Don Jackson Interview – Spirits of Wampum
SIX NATIONS – The Two Row Times is excited to welcome a new comic series, ‘Spirits of Wampum’, illustrated by Don Jackson. ‘Spirits of the Wampum’ will be featured regularly in the Two Row Times, taking a new and exciting approach to the spirit of friendship. We spoke with the artist about his work and interest in Haudenosaune culture.
TRT: Your work is so impressive. I love love love this strip. How did you get connected with this Wampum themed comic strip?
Don: I was invited to sit on the Youth Concerns Council in Seneca Allegeny territory and met so many people who opened my eyes to what is happening. I became friends with premier Seneca artist Carson Waterman about 2 years ago and that opened the door to very many wonderful experiences and opportunities.
TRT: So, as far as background goes you are an artist and facilitator then?
Don: Yes, I am a non-native friend of the Haudenosaunee. I learned about the Two Row campaign and went down to NYC with Carson in 2013. I marched with some Tuscarora friends across Manhattan to the United Nations building. It was a profound experience for me.
TRT: So you are taking up your end of the responsibility in the Two Row.
Don: That is exactly right and my efforts with ‘Spirits of Wampum’ are to help attract and bridge other non-natives into this cause.
TRT: I was talking with a friend about this recently. When talking about the Two Row Wampum, right in establishment the people agreed that Ongwehowe and non-natives are not like father and son, but brothers, equals travelling down the same path. The Two Row Wampum is unique in that sense. It is the people’s treaty. So it is always refreshing and encouraging to see non-native people looking into our shared history and taking their responsibility to heart and acting on it.
Don: Since last year I’ve been doing more reading to get myself more educated on Haudenosaunee history and culture. I’m reading the Code of Handsome Lake, The Words That Come Before Everything, and A Basic Call to Consciousness. I’ve done a lot of research on the history of the Haudenosaunee from the 1700s to now. I’m by no means a historian, I just wanted to have a better grasp of everything and try to find my own historical identity within it.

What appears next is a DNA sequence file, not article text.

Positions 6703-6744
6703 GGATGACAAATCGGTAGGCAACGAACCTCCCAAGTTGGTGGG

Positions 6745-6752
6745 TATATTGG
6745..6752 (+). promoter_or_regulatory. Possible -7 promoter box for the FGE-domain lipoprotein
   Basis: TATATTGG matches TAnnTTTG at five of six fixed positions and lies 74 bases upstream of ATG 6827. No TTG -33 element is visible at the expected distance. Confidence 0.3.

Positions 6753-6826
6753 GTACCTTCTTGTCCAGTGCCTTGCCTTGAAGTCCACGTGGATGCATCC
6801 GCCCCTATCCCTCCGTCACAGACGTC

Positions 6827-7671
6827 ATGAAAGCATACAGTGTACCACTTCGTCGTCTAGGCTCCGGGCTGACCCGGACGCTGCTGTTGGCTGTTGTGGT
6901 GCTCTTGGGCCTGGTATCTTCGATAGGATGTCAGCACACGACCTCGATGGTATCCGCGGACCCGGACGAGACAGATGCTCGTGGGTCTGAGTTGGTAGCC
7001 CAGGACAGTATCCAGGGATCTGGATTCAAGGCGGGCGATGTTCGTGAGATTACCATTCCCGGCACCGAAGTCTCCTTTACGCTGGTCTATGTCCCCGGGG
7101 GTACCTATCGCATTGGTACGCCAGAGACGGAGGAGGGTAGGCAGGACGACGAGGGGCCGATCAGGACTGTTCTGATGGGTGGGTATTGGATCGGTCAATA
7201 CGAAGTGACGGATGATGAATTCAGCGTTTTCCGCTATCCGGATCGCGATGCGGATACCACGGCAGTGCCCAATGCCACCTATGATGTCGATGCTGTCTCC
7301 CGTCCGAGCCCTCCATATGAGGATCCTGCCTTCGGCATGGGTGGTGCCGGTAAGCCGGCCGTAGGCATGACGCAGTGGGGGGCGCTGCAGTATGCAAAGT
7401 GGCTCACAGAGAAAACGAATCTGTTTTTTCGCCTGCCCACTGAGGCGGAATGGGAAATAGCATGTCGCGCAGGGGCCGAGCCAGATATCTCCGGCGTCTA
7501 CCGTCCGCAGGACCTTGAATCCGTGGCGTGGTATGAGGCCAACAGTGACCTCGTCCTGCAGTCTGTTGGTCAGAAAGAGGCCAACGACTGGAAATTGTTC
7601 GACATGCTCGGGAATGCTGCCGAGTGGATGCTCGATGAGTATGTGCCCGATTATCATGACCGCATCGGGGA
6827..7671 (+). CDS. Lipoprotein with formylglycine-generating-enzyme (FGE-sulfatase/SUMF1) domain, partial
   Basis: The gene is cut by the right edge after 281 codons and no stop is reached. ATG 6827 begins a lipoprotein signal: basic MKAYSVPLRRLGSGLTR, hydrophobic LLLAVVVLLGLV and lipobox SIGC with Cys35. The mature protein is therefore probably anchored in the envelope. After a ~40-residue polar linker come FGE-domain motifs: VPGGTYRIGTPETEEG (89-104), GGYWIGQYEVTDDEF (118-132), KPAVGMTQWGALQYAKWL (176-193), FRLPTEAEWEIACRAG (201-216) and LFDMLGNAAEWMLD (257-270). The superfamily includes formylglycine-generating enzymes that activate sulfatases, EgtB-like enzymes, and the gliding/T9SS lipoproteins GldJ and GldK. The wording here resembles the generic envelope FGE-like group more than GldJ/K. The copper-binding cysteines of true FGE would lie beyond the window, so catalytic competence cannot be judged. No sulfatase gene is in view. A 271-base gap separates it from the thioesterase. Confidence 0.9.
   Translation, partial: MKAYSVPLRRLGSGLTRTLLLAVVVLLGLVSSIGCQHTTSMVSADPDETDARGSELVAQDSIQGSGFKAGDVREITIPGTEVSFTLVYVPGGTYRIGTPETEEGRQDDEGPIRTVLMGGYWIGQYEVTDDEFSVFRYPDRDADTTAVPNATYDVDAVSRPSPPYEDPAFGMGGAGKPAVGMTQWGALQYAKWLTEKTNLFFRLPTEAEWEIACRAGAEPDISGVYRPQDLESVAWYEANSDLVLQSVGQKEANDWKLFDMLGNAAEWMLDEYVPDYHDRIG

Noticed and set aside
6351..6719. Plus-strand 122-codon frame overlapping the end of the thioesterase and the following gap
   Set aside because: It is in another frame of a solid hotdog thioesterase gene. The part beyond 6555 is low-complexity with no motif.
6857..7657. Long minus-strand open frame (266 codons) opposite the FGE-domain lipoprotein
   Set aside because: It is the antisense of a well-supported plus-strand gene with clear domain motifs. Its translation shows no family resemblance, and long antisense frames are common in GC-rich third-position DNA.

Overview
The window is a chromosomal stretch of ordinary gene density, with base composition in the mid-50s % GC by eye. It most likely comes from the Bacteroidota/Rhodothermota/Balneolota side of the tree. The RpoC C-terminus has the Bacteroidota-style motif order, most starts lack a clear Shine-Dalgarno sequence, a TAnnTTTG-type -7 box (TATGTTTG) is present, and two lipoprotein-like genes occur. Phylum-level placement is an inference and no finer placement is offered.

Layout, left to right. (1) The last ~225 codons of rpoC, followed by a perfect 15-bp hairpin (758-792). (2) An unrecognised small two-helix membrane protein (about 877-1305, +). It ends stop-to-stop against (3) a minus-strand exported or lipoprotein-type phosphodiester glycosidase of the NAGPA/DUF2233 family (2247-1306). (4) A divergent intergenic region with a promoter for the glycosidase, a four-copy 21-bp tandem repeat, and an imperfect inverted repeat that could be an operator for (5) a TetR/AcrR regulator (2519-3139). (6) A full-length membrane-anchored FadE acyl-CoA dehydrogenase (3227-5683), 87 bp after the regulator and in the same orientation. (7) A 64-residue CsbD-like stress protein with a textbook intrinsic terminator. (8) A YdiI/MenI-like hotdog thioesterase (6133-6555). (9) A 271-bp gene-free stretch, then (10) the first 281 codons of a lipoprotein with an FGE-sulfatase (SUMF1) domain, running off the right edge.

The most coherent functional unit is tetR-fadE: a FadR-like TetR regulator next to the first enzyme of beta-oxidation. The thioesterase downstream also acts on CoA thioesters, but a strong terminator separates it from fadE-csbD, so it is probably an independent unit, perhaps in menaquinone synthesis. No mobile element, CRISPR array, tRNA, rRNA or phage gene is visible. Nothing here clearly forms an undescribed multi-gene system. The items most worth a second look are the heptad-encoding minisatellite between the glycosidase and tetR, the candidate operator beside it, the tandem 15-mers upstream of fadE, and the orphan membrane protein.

TRT: Which is awesome to hear. I think its a sort of internal dream for a lot of Haudenosaunee is that our neighbours would take interest in who we are and our shared history. On your end, engaging in friendship while taking that sort of research and action based expression of friendship is authentic.
Don: That is really comforting to hear, thank you for saying that.
TRT: Can I ask, why comics?
Don: Comics. Another long story, I taught English in Asia for 4 years and learned that by drawing comic strips on the board it helped my students understand really well. I’ve always loved the medium but got my degree in Fine Art. I also studied traditional painting in Japan and Taiwan. These days, however, I feel comics is my greatest love. It’s the poor man’s film making! Comics are a powerful tool for education.
TRT: Its such a great way to reach people in this generation. I joke with my husband that my knowledge of the world is half the Great Law, and half Star Wars.
Don: I always pitch “edu-tainment” by saying people know more about Star Wars than they do about real wars. You have to entice people with a dramatic narrative and so when you deliver the moral of the story it will have a deep emotional imprint. Superheroes, in my opinion, are my mythology.
TRT: It’s true! We watched a long documentary about George Lucas last month and he absolutely did the research into cultural things from all around the world to essentially develop a pop culture mythology with Star Wars. Loosely based on the archetypes in cross cultural myths and legends. And look today we absolutely refer to it time and time again. When dealing with villains especially.